Depression can be a four letter words these days. In a world where positivity, intention, and manifestation are seen as the gateway to heaven, depression appears as the grim reaper, ready to take us down. No one wants to admit they’re depressed. When friends or family call, we say, “we’re in a funk”, or “just having a day.” But the truth is, we may be having a series of “days”. Days we don’t feel like getting out of bed. Days we don’t want to talk to anyone. Days where our highest hope is a little of the heaviness will lift so we can breathe. These are hard days.
I want to preface this by saying I’m not speaking of clinical or chemical depression. Anyone dealing with depression on that level, I’d strongly encourage to seek outside help as a valuable resource. What I’m speaking of here is that low grade depression where you can still put on a happy face and go about your business but feel empty inside.
This type of depression can come as situational or internal (meaning, you’re not quite sure why you’re feeling depressed since it can’t be attributed to something outside of you). You may wake up one week fine, then the next long for nothing but to sit and stare out a window. Yes, you can still function. Yes, you can paste on a smile for the public. But inside, you’re struggling to conjure up enough energy to move this body that now feels as if it’s adopted an additional 200 pounds.
This type of depression is not about endings. It’s about healing. Depression is the 4th step before final acceptance in the grieving process. Grieving is about releasing the old so the new can enter. A Course of Love reminds us that depression is “the final surrender that is necessary for the final acceptance to come into being.”
What prolongs the depression is our desire to not be with it. We minimize it, want it go away, or tell ourselves we shouldn’t be feeling it and it will never end. We are afraid to be with depression because of exactly that- we are afraid it will bring us down and we’ll never get up again. When in actuality the opposite is true.
Very often, I must remind my coaching clients that as we grow, we are most likely going to face depression. And some of it will feel scary for that reason – the fear we’ve regressed and will remain stuck. But no. The depression is there because you are growing. As we expand vibrationally, more light desires to enter our bodies. And any place our bodies are still housing past wounds and hurts will be brought to light to be healed. But depression needs our cooperation. It can’t heal unless we take an active part in its healing. Here are 4 steps to help overcome and heal depression.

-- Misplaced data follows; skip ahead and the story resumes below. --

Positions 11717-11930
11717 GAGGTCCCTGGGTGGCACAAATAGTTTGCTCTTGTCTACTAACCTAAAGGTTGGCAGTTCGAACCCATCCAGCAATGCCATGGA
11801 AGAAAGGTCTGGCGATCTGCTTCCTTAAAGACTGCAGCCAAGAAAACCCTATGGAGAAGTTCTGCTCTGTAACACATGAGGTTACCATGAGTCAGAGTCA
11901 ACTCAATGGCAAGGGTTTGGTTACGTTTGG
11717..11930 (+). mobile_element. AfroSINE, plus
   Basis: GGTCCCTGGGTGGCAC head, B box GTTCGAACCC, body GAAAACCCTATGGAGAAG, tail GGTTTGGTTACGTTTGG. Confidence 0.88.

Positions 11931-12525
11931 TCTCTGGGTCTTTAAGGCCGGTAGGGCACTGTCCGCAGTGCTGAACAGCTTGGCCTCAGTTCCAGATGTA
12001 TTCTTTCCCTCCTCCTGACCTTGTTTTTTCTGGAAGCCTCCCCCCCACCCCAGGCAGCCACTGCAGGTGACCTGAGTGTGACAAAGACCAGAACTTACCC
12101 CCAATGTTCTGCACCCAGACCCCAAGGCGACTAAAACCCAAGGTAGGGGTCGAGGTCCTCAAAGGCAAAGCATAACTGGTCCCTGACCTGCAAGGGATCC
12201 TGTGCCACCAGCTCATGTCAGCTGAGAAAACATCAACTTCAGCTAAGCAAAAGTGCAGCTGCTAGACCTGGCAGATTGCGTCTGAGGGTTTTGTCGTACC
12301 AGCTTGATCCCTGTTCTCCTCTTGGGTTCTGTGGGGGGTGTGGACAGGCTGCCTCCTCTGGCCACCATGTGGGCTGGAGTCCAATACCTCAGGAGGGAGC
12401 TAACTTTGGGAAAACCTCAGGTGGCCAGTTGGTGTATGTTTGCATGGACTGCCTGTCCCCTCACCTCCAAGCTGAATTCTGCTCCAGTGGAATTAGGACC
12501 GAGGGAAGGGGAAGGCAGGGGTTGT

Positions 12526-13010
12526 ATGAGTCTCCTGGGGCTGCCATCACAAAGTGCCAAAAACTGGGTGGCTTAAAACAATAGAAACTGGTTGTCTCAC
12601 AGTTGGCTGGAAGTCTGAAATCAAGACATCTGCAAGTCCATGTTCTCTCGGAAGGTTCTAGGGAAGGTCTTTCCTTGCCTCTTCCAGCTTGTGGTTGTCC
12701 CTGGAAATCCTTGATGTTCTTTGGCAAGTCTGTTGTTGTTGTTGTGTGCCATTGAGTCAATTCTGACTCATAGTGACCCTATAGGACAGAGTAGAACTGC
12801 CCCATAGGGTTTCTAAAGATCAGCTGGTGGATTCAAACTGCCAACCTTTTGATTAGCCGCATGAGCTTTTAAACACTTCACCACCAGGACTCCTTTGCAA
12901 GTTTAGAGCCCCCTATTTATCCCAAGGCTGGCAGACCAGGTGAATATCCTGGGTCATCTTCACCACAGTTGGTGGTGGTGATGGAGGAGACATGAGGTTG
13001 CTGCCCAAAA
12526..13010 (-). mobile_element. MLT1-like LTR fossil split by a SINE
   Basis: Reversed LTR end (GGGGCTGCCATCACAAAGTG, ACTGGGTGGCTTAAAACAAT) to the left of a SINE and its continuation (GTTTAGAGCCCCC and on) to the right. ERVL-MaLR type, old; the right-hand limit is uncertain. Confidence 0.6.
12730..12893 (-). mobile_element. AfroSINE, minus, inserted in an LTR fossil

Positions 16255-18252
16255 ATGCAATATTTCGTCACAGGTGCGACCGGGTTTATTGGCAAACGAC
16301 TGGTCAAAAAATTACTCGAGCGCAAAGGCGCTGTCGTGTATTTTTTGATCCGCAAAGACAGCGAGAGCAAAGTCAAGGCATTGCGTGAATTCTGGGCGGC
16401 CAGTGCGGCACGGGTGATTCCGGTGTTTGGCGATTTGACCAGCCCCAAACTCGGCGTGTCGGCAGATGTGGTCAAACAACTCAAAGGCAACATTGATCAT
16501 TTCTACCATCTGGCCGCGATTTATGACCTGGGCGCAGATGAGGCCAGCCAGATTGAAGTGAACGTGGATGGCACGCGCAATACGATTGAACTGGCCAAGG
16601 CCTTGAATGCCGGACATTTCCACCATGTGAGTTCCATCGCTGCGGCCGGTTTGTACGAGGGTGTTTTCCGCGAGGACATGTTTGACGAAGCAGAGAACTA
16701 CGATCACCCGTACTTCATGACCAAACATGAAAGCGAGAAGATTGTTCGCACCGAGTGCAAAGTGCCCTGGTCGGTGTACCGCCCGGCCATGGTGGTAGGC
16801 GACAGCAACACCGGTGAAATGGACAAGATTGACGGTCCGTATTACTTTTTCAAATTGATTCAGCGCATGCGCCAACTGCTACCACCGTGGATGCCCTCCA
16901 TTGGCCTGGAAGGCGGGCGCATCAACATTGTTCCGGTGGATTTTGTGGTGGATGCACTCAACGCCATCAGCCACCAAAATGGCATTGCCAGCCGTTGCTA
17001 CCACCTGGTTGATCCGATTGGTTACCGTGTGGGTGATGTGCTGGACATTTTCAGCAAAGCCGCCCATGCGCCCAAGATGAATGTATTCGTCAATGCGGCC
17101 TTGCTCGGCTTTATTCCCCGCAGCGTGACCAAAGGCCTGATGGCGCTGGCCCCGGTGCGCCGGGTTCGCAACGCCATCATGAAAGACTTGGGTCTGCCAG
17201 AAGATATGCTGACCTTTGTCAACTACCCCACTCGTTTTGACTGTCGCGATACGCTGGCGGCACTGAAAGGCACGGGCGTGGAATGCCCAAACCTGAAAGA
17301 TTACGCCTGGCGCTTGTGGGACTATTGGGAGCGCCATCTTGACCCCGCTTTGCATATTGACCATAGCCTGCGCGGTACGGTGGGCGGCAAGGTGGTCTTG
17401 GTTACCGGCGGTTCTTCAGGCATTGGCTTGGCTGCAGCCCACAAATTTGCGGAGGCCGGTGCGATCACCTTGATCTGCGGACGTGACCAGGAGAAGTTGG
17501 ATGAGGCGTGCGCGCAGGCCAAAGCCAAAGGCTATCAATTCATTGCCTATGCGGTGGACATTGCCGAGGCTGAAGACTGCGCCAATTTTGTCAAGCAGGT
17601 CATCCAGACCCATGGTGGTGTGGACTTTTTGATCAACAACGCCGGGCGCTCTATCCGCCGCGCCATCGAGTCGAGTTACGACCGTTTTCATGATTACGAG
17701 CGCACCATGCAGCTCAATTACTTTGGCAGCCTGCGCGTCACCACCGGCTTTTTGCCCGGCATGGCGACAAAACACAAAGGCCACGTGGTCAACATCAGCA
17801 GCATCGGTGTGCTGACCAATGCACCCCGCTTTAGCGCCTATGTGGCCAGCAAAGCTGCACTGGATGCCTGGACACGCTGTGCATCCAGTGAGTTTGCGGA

4 Steps to Overcome and Heal Depression
- First you must acknowledge a part of you feels depressed and make time for it. Don’t minimize it or try to cover it up with food, alcohol, or busyness. It needs your attention, that’s why it’s coming on so strong in the first place. It’s tugging at your sleeve like a little child saying, “Help.” It’s important to set aside quiet time for yourself in a safe and nurturing environment, such as nature. Nature carries the frequency of healing, which is often why we feel better out in nature. If you can’t be outside, look out a window or at a picture of nature and beauty while you sit in a place that feels safe for you. (Note: It’s important you get out of bed. Staying in bed won’t allow for you to be with your depression. More likely, you will just get overwhelmed by it.) The thing we’re looking for here is that little bit of relief. I know for myself, when I finally made the time and space to sit after months of waking up crying and trying to push on with my work, I felt tremendous relief. A deep sigh escaped my lungs, and my body said, “Thank you.”
- Get to the heart of the matter. While you’re in your safe, nurturing spot, get out a pen and paper and write a letter to God, the Universe, the Creator, or whatever Higher Power works for you. Tell this Power all that is going on inside of you – your fears, your sadness, your worries, your apathy. BE COMPLETELY HONEST. Honesty, when told from a vulnerable place, softens the heart and begins to open us. In my own journals, when I’ve gotten honest and told what my heart really desired at that moment, often it was simply peace. That created the softening needed.
- Affirm the Truth. When we are feeling that heavy sadness, our minds will want to project all kind of lies such as, “I’m screwing up”, “This will never go away”, “Everyone else is happy, why not me.” It’s important we remind ourselves of what is true. The words can be from a spiritual text or mentor, whatever feels good in your body. Anything that brings a little lift of hope represents the truth because the truth is always lighter in our body. (Note: You can find out more about my book of prayers and affirmations, Remembering, here.)
- Be patient. Listen to the sounds around you. Let your eyes absorb the beauty you see. Lose yourself and let the mental mind rest while you drift above the clouds of your circumstances and breathe. Then be patient. It may not come right away, but as A Course in Miracles says, “You cannot call on the Holy Spirit in vain.” Peace will come. Give it time and give yourself permission to let go.
Try these other helpful articles: